Skip to main content

Device Authorization using OAuth2 and OpenAM

IoT and smart device style use cases, often require the need to authorize a device to act on behalf of a user.  A common example is things like smart TV's, home appliances or wearables, that are powerful enough to communicate over HTTPS, and will often access services and APIs on the end user's behalf.

How can that be done securely, without sharing credentials?  Well, OAuth2 can come to the rescue. Whilst not part of the ratified standard, many of the OAuth2 IETF drafts, describe how this could be acheived using what's known as the "Device Flow"  This flow leverages the same components of the other OAuth2 flows, with a few subtle differences.

Firstly, the device is generally not known to have a great UI, that can handle decent human interaction - such as logging in or authorizing a consent request.  So, the consenting aspect, needs to be handled on a different device, that does have standard UI capabilities.  The concept, is to have the device trigger a request, before passing the authorization process off to the end user on a different device - basically accessing a URL to "authorize and pair" the device.


From an OpenAM perspective, we create a standard OAuth2 (or OIDC) agent profile with the necessary client identifier and secret (or JWT config) with the necessary scope.  The device starts the process by send a POST request to /oauth2/device/code end point, with arguments such as the scope, client ID and nonce in the URL.  If the request is successful, the response is a JSON payload, with a verification URL, device_code and user_code payload.


The end user views the URL and code (or perhaps notified via email or app) and in a separate device, goes to the necessary URL to enter the code.


This triggers the standard OAuth2 consent screen - showing which scopes the device is trying to access.


Once approved, the end user dashboard in the OpenAM UI shows the authorization - which importantly can be revoked at any time by the end user to "detach" the device.


Once authorized, the device can then call the ../oauth2/device/token? endpoint with the necessary client credentials and device_code, to receive the access and refresh token payload - or OpenID Connect JWT token as well.



The device can then start accessing resources on the users behalf - until the user revokes the bearer token.

NB - this OAuth2 flow is only available in the nightly OpenAM 13.0 build.

DeviceEmulator code that tests the flows is available here.

Comments

Popular posts from this blog

WebAuthn Authentication in AM 6.5

ForgeRock AccessManagement 6.5, will have out of the box integration for the W3C WebAuthn. This modern “FIDO2” standard allows cryptographic passwordless authentication – integrating with a range of native authenticators, from USB keys to fingerprint and facial recognition systems found natively in many mobile and desktop operating systems.
Why is this so cool? Well firstly we know passwords are insecure and deliver a poor user experience. But aren’t there loads of strong MFA solutions out there already? Well, there are, but many are proprietary, require complex integrations and SDK’s and ultimately, don’t provide the level of agility that many CISO’s and application designers now require.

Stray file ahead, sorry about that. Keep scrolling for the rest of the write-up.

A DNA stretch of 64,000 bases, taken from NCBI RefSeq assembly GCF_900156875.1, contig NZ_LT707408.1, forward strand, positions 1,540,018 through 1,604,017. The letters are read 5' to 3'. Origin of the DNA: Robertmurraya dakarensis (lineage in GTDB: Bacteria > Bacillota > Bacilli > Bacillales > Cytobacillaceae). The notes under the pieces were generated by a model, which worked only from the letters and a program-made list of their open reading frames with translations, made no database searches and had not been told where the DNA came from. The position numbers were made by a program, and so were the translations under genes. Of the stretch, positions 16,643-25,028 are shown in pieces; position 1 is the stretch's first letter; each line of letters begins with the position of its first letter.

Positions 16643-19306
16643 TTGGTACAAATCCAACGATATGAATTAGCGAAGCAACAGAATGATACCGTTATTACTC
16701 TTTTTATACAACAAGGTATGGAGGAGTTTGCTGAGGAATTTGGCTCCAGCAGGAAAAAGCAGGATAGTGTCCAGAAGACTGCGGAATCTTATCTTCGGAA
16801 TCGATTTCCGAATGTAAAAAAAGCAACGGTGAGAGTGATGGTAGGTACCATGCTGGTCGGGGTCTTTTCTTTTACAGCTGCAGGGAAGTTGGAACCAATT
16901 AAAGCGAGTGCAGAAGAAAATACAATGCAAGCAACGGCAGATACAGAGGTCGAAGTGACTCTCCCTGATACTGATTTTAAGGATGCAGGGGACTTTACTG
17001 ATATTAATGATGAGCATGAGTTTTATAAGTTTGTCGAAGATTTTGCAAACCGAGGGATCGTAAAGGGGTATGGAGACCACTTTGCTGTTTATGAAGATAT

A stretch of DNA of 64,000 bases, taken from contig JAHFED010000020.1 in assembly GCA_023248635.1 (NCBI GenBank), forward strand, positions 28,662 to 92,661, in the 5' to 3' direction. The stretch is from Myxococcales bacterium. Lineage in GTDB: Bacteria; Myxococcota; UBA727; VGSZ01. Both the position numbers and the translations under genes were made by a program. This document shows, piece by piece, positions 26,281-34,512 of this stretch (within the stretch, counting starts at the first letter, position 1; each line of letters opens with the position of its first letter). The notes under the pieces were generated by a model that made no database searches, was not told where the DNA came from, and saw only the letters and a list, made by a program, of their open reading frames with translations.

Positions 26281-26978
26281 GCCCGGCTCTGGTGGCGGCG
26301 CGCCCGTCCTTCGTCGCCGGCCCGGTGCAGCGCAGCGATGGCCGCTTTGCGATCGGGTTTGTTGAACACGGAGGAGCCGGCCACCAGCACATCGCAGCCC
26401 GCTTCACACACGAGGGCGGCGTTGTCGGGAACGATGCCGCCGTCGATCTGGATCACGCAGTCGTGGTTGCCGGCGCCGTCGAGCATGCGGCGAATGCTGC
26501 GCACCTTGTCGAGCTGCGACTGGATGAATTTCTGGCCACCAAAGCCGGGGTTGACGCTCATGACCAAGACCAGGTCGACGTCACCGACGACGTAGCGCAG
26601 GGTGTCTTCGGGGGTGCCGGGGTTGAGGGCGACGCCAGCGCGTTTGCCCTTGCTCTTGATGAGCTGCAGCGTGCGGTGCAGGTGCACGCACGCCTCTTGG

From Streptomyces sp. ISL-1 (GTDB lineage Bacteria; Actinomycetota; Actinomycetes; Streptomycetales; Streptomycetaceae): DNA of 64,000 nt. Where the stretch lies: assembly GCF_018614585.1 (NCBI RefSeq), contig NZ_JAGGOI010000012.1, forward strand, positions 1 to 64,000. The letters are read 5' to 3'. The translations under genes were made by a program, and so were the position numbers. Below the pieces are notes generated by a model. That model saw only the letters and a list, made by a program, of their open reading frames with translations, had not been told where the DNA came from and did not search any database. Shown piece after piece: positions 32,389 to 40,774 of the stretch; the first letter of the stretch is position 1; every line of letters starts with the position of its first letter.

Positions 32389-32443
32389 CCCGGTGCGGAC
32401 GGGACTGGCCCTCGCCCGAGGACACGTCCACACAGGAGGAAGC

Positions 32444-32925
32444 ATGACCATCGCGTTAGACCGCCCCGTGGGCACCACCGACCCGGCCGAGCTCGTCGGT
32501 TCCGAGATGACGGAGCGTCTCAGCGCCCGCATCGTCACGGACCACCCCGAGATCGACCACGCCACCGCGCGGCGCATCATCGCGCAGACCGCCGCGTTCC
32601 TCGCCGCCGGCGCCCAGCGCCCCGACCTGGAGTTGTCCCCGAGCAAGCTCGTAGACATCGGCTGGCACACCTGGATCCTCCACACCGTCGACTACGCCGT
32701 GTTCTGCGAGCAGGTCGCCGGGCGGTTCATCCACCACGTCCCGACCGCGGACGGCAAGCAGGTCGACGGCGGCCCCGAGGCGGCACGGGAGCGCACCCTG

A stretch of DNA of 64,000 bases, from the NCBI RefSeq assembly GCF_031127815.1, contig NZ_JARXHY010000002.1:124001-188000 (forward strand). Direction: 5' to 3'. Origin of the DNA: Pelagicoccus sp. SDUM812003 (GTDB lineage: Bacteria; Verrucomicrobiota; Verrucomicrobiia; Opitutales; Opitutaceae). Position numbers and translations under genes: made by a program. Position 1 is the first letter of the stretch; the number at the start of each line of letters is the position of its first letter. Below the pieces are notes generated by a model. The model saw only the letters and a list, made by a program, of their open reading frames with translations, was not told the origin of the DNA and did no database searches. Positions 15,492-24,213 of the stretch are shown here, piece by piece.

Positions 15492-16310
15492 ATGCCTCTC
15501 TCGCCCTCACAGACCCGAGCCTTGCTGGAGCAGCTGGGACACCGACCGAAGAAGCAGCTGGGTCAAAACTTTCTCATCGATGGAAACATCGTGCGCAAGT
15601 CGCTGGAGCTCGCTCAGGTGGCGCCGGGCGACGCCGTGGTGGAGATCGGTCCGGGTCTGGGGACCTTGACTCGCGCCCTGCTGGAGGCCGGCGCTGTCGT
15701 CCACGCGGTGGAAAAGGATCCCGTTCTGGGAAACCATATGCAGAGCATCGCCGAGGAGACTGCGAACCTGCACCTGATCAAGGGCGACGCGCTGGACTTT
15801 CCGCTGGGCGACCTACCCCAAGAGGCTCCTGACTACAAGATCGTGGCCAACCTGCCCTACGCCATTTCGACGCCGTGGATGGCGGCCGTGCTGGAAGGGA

Rolling out a secure authentication system today, will probably only result in further integration costs and headaches tomorrow, when the next “cool” login method emerges.
Having a standards based approach, allows for easier inter-operability and a more agile platform for change.
AM 6.5 has int…

Implementing Zero Trust & CARTA within AM 6.x

There is an increasing focus on perimeterless approaches to security design and the buzzy "defensive security architectures".  This blog will take a brief look at implementing a contextual and continuous approach to access management, that can help to fulfil those design aspirations.

The main concept, is to basically collect some sort of contextual data at login time, and again at resource access time - and basically look for differences between the two.  But why is this remotely interesting?  Firstly, big walls, don't necessarily mean safer houses.  The classic firewall approach to security.  Keeping the bad out and the good in.  That concept no longer works for the large modern enterprise.  The good and bad are everywhere and access control decisions should really be based on data above and beyond that directly related to the user identity, with enforcement as close as possible to the protected resource as possible.

With Intelligent AuthX, we can start to collect and s…

Forget Passwordless, What About Usernameless?

A year or so ago, I blogged about the wonderful world of passwordless and how WebAuthn was going to save the world!  Gone will be insecure passwords, with their terrible user experience, and contributions to data breaches and in with a standards driven, crypto based, technology agnostic way of authenticating a user. The panacea!  Well, the panacea might just be getting be getting a little better.

Take a look at the above blog for a quick "reccy" on how WebAuthn works and the main flows.  TLDR; we're using public/private key pairs for each website or service we want to authenticate against.  The private key gets stored somewhere safe - namely within the dedicated USB authenticator fob, or within the secure element on an operating system.

In ForgeRock Access Management 7.0 EA, the WebAuthn registration authentication node has been modified to now include a "Username to device" switch.  This essentially allows a user handle to be sent back down to the authenticato…